Merchant & Mills is not (as far as I've seen) forthcoming about the origin of the pattern's name. A quick internet search revealed a Dr Mary White, prominent Australian Paleobotanist who died in 2018, and a Kansas schoolgirl of the early 20th century, daughter of a journalist and subject of a 1977 movie about her life and early death from a horseriding accident. Your guess is as good as mine. *EDIT* thanks to our lovely friend Dorothy who remembered that M&M had answered the query a while back - it's a lifeboat!
I'm drawn to the sailor collar, but wary of the exaggerated look that brings to mind Popeye or Princess Di in the early 1980s.
However I trust Merchant & Mills to keep it classy. So I selected our soft washed Lithuanian linen in 'Honeysuckle' and went to work on the top (the dress version is simply lengthened straight down, with added side seam pockets).
As usual with M&M patterns, the sewing process was full of satisfaction, with notches lining up beautifully, sleeves easing in nicely and so forth. However, I did find the front pleat quite a head-scratcher. I got there in the end, and it was partly my fault for making chalk marks (which became hard to discern) instead of the recommended tailor tacks. Next time, I'll take the time to tailor tack properly.
There is a section where facings are sewn to folded pieces of the front bodice, and in case it helps anybody, I offer the following as additional guidance in the second part of Step 13, where I found the diagram difficult to interpret:
|Right front bodice (view of wrong side), interfaced neck facing above inner workings of the pleat. Fold both out away from the bodice.|
|Pin top of pleat to bottom of facing.|
|Sew across, the full width of the facing.|
|This is how it looks once folded back against the bodice.|
Sometimes a pattern can creep up on you, do you know what I mean? You’re making the things you need, sometimes getting distracted by shiny new patterns and fabric. Then, out of the blue, an old pattern that has never caught your eye before suddenly… does.
So it was for me with the Roscoe Blouse pattern. Released in 2015 and ahead of its time, probably, with its big sleeves and gathered volume. Great with jeans, good for work or not-work, pairs well with linen and other light, drapey cloth. Um, why hadn’t I sewn this before?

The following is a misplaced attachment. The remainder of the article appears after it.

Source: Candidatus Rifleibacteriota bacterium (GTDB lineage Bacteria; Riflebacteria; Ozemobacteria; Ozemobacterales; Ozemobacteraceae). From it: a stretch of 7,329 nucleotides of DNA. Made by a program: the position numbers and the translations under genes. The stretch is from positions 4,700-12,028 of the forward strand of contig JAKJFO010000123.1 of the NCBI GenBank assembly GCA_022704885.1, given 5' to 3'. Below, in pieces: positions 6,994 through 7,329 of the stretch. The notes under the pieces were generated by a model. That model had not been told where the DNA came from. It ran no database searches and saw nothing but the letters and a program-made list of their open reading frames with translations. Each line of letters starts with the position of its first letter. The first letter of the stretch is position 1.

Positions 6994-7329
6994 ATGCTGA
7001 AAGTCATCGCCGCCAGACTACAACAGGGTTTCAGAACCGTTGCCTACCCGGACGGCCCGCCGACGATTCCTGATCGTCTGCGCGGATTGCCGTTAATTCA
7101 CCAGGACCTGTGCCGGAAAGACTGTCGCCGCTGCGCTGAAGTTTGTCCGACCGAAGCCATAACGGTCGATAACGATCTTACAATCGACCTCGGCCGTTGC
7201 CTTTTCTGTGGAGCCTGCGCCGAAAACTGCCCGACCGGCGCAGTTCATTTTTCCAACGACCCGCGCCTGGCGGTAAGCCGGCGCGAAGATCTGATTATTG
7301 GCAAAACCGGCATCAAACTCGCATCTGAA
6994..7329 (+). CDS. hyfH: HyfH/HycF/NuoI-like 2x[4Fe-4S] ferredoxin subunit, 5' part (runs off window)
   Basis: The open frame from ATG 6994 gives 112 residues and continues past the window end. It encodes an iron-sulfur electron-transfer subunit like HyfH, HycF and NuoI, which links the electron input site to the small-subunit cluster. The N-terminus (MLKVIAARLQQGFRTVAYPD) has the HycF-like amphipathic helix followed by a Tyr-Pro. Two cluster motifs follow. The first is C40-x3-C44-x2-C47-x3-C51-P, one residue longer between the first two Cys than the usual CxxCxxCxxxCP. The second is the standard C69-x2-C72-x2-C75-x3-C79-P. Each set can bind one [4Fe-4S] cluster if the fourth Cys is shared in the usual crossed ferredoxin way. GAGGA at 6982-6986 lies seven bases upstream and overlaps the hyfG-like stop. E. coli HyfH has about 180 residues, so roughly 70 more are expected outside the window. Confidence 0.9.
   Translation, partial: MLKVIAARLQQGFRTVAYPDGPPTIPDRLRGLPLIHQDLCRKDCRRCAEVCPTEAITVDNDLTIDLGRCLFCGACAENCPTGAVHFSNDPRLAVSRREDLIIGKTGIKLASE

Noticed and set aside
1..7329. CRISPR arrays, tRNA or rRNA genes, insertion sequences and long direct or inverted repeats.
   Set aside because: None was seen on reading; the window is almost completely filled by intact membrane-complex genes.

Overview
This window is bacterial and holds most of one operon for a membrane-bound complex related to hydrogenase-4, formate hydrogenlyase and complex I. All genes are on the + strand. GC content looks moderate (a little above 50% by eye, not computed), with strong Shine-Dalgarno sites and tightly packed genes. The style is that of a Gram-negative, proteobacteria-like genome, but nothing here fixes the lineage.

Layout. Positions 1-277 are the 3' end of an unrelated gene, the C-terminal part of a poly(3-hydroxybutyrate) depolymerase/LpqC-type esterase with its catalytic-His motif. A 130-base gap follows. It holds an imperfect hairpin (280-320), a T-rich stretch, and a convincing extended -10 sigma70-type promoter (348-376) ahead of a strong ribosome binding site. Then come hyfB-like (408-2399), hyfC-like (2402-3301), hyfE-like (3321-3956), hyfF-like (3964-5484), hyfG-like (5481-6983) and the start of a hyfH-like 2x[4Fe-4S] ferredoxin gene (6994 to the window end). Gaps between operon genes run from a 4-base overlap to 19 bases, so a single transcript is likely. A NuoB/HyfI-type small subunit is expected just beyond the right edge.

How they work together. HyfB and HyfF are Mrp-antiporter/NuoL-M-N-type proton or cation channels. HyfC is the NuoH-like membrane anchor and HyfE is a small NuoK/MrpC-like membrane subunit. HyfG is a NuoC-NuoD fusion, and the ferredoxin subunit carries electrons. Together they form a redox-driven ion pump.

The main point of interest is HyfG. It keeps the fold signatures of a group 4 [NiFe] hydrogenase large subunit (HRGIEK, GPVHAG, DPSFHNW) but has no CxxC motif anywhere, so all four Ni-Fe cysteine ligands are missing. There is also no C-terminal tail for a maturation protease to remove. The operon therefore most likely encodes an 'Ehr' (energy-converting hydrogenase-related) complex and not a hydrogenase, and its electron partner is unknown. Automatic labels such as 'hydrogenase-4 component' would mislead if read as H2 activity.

The beauty of making an older pattern is the volume of information available about it - and the almost unanimous message about the Roscoe is that there is a lot of ease. Referring to finished garment sizes on the pattern, I went down 2 sizes from my measurements. Yes, it’s supposed to emanate that oversized puffy, pirate shirt vibe, but I prefer the fit of these things to have slightly less volume. And there is still buckets of comfortable ease in this.
I cut 2.3m of this 145cm wide washed linen in Deepest Blue, but for the size 10 I used 25cm less - though you might need the full amount in a directional fabric. I also ended up taking 6cm off the hem for my 5’6” frame (more on that later), so could have got away with cutting just under 2m.
Nothing to report here, this came together with no dramas. The pattern is drafted beautifully and the instructions & diagrams plentiful and clear. If you don’t like making/distributing/pinning gathers - well, there’s a bit of that - but not excessively so.
While this weight of linen (170gsm) is lovely for a top or dress, I think this top could work well with something even lighter weight for super hot weather. A cotton seersucker, voile or Liberty Lawn would be peak light & floaty.
A couple of other things
After looking at these photos I’ve come to the conclusion that, in retrospect I’ve taken too much off the hem. Makes my choice of KATM label somewhat ironic, but I still think I’ll get plenty of wear out of this. Also, not with the blue jeans - too much blue! - but the opportunity to take a photo presented itself in a small window on a blue jean day.
View C, dress with frill, also looks appealing in the same way that the Wilder Gown is - swishes aplenty!
We’ve just taken delivery of a bunch of True Bias patterns, so the Roscoe Top & Dress can be found here.
- Fiona xx